August 28, 2012

Seeing What You Hear

By Angie Kendall
Community Education Manager
Child Abuse Council

Don’t think about purple elephants, flying zebras, a giant willow tree or yellow cars. Don’t think about running in the sun, red strawberries, or a pink poodle.

You thought about them didn’t you? You saw all of these things in your head; even when given clear instruction not to. This should have been an easy instruction since it is unlikely prior to reading the article you were envisioning a purple elephant. Even as I typed I imagined a zebra with enormous wings flying over a pink poodle decorating a Christmas tree. We don’t have a choice; the brain understands things in patterns and pictures. It is how we understand and process the world around us.

Using our knowledge let’s take a look at how we talk to our children. Here are some common statements that a child may hear daily:

• Don’t hit your brother
• We do not play with guns
• Smoking is bad for you
• Don’t cross the street
• Don’t jump on the couch
• Don’t be so bossy

When you read all of those statements, did you think about a gun, cigarettes or jumping on the couch? If we are honest with ourselves, I think we would find that we not only thought about it, but also thought about how fun it would be to jump on a couch again!

The truth is, children think in the same pictures. The challenge is that when they see a gun, they don’t imagine a big red “X” over it indicating it’s off limits nor do they have the maturity to understand all the responsibility that comes with guns. They see jumping on the couch to avoid hot lava and hitting their brother in retaliation for breaking their castle as a part of life, and often, as fun! It isn’t that children think that breaking rules, like running across the street, is a good idea. Rather, they simply think running is a good idea! They don’t understand that it’s unsafe, and what to do instead of running across the street. They want to get to the other side and running seems like the fastest and most fun way to do it-especially after you said it, and they saw that great picture in their head!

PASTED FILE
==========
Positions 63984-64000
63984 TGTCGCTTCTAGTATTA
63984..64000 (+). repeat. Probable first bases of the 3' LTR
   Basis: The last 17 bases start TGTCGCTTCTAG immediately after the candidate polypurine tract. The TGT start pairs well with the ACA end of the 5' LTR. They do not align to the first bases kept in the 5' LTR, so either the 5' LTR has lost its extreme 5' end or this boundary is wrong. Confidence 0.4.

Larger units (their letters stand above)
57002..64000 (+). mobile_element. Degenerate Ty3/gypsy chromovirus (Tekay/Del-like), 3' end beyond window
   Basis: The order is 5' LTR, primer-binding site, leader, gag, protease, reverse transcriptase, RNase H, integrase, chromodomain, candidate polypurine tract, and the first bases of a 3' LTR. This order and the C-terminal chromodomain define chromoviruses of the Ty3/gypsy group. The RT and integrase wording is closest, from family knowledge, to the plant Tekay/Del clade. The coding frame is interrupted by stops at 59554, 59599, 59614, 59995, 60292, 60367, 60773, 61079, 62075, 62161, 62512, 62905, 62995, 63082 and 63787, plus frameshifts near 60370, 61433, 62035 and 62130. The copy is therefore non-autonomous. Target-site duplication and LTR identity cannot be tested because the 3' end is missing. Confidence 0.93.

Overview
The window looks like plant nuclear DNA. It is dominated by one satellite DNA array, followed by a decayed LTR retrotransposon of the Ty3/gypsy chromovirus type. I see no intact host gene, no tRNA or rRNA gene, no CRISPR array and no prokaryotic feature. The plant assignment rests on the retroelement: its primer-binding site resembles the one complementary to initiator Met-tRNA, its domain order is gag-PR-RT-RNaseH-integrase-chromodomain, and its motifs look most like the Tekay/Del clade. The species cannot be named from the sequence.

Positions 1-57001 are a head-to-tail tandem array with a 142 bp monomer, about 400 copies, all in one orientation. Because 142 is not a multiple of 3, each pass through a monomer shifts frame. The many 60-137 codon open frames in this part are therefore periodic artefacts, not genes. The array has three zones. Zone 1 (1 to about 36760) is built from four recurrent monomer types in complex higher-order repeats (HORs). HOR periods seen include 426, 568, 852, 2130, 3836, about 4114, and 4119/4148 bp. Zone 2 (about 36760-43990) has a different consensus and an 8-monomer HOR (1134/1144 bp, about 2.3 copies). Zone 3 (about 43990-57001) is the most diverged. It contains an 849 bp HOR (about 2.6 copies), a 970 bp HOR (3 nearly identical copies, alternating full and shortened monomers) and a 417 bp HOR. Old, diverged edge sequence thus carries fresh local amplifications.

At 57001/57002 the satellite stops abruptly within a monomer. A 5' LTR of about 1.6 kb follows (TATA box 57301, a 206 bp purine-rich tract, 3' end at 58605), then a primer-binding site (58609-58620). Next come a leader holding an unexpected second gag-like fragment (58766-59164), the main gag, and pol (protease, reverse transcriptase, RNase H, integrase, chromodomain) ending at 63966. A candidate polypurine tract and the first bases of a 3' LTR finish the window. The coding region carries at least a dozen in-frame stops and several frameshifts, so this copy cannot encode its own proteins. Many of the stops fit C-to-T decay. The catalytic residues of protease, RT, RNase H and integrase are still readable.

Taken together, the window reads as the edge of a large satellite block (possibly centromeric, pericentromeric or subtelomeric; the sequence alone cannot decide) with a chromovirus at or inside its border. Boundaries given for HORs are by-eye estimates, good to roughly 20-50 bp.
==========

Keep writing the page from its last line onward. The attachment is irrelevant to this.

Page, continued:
Imagine your boss, significant other, friends, or colleague telling you all about what you can’t have, do or be. No one wants to be told what they can’t do or how they shouldn’t be or act all day, especially our children. They are developing, growing and experiencing who they are and the world around them. They deserve the freedom to do this without constant reminders of how they can’t do it.

This doesn’t mean children don’t need rules, structure and high behavior expectations; these are very important and equally necessary for proper development. It does, however, mean that they deserve more than being reminded about all the rules and expectations stopping them in the world.

What if, instead, we tell our children about what they CAN do? It certainly doesn’t take any more time but can make a huge difference.

• Stop at the stop sign and we will walk across the street together
• Please sit in the chair; I know you will be patient while I cut up your apple
• Please use walking feet

Suddenly, the world got brighter! Instead of nagging and speaking in constant negative language we take on the role as teachers and mentors by guiding behavior. We also develop a respectful line of communication in our families as we eliminate negative talk and replace it with positive solutions.

For more information about the Child Abuse Council’s prevention, education and treatment programs, visit us at